Significant changes required for the survival of the Finished Vehicle Logistics sector

50

*ECG’s President calls for dialogue and strategic partnerships

At the ECG, the Association of European Vehicle Logistics’ first physical General Assembly & Spring Congress after 3 years where participants and the ECG Board had the chance to meet and discuss the multiple crises that threaten the survival of the sector.

Within these three years the Finished Vehicle Logistics (FVL) industry is now facing the third ongoing crisis. COVID, microchip and materials shortages and the war in Ukraine have all caused supply chain disruptions, cost increases and unpredictable volatility in production.

Wolfgang Göbel, ECG’s president, expressed the industry’s fears of a non-viable future and called for strategic partnerships with the car manufacturers. Göbel said “Adaption of our terms and agreements from the first decades of this century to meet the challenges, and totally different environment, of the ‘20s – we need more robust contracts that are fit-for-purpose.”

OEMs need to stand shoulder to shoulder with the FVL industry and work together on temporary solutions that will help to mitigate the impact of these consecutive and ongoing crises.

Göbel, during the Spring Congress, highlighted ECG’s strategic objectives for 2022, emphasising the importance of dialogue in facing the enormous challenges that the industry unexpectedly finds itself dealing with. Most urgent is the need for volume guarantees and/or minimum volume clauses that protect the suppliers. Other clauses are also urgently needed in contracts to protect carriers from the ravages of extreme inflation and other rapidly changing factors. Most of these can already be found in contracts OEMs hold with their inbound logistics suppliers, so the need is clearly understood by the manufacturers.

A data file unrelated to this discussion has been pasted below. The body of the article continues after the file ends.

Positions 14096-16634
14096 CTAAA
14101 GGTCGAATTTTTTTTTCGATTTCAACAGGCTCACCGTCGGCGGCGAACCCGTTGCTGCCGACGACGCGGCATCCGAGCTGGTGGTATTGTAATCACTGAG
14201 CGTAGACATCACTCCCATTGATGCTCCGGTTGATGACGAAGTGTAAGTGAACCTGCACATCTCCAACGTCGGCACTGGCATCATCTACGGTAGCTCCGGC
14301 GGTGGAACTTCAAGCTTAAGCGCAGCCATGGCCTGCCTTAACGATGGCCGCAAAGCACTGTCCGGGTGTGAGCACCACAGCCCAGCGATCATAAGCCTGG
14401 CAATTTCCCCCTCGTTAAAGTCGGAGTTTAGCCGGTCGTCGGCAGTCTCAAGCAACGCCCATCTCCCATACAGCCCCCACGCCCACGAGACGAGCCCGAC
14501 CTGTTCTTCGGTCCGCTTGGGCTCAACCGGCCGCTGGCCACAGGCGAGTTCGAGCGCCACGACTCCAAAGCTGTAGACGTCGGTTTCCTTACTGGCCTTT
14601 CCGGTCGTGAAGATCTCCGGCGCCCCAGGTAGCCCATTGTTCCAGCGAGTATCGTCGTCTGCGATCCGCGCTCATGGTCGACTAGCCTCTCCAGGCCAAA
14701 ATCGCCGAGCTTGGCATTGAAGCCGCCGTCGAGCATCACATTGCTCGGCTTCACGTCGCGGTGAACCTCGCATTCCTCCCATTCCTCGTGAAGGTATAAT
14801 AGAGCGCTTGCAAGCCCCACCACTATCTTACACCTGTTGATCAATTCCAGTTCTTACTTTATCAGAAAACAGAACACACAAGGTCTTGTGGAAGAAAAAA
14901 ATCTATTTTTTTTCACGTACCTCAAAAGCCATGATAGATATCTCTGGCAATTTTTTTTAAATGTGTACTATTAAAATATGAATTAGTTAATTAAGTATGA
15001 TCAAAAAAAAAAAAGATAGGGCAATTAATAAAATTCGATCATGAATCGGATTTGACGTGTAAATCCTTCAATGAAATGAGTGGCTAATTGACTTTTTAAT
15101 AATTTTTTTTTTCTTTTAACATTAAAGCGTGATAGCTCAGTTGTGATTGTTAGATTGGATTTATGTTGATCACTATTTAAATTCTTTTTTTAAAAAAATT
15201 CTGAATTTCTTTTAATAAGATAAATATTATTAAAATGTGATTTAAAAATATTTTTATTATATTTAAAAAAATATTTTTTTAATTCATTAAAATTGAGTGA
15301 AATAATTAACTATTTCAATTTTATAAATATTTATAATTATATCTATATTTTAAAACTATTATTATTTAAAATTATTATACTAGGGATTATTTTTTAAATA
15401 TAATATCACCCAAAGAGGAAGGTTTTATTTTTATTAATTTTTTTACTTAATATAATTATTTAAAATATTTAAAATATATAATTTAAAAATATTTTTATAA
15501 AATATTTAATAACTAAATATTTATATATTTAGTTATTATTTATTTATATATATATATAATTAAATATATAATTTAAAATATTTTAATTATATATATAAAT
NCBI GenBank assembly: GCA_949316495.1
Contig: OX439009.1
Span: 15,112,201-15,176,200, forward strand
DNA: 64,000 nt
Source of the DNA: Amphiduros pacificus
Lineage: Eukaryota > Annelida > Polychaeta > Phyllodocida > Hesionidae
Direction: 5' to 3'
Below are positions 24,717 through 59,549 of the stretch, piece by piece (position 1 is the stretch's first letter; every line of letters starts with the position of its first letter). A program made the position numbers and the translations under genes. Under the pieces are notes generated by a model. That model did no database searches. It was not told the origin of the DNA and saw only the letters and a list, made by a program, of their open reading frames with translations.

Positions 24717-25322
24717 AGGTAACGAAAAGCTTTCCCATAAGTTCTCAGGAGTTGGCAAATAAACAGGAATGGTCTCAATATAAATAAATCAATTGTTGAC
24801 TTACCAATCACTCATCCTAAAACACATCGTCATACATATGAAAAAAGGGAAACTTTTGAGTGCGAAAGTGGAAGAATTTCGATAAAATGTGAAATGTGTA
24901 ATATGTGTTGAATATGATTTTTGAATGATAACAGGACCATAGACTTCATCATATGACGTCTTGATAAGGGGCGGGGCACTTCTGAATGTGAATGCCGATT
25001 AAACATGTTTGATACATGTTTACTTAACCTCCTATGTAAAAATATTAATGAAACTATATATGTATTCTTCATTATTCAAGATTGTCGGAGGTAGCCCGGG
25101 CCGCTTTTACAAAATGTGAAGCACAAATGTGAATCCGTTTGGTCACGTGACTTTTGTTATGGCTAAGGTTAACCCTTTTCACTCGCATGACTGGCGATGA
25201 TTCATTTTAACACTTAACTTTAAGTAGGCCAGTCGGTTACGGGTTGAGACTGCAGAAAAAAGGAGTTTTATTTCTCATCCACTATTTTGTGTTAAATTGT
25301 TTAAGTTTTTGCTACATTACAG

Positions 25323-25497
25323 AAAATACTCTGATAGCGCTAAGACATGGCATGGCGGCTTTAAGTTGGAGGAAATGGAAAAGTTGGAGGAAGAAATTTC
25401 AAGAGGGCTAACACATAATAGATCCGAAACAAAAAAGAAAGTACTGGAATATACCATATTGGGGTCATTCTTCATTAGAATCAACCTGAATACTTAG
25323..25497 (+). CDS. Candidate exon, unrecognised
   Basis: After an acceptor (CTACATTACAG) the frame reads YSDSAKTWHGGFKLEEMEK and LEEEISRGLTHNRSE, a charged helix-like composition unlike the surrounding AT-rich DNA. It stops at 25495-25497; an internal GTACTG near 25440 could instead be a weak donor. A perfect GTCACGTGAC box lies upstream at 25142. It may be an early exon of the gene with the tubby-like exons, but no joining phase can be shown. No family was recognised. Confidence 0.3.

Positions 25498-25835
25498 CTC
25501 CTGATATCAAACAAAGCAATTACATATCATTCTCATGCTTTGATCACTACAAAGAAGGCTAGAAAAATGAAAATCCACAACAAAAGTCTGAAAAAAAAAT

Strategic projects also demand a collaborative approach and two current topics are standardisation of emissions reporting, which is key for the industry to meet sustainability objectives, and enabling the so-called ‘Digital Vehicle Handover’ processes. These will allow operators and car makers do quality and damage checks more efficiently and save costs through digital tools. These two objectives demand partnership and constructive dialogue.

Without a joint approach the industry will not survive to invest in a decarbonised future and meet the challenges of the European Commission’s ‘Fit for 55’ strategy. It must not only be able to support the recovery of the automotive sector but also be able to invest in the new systems, assets and infrastructure that the automotive industry of the future will need. Consequently, ECG’s President is calling on the OEMs to come to the table and to resolve the issues together. A cross-industry forum for this exists and ECG is therefore hosting a hybrid (online & in Brussels) Industry Meeting on 28 June ahead of the association’s 25th Anniversary event.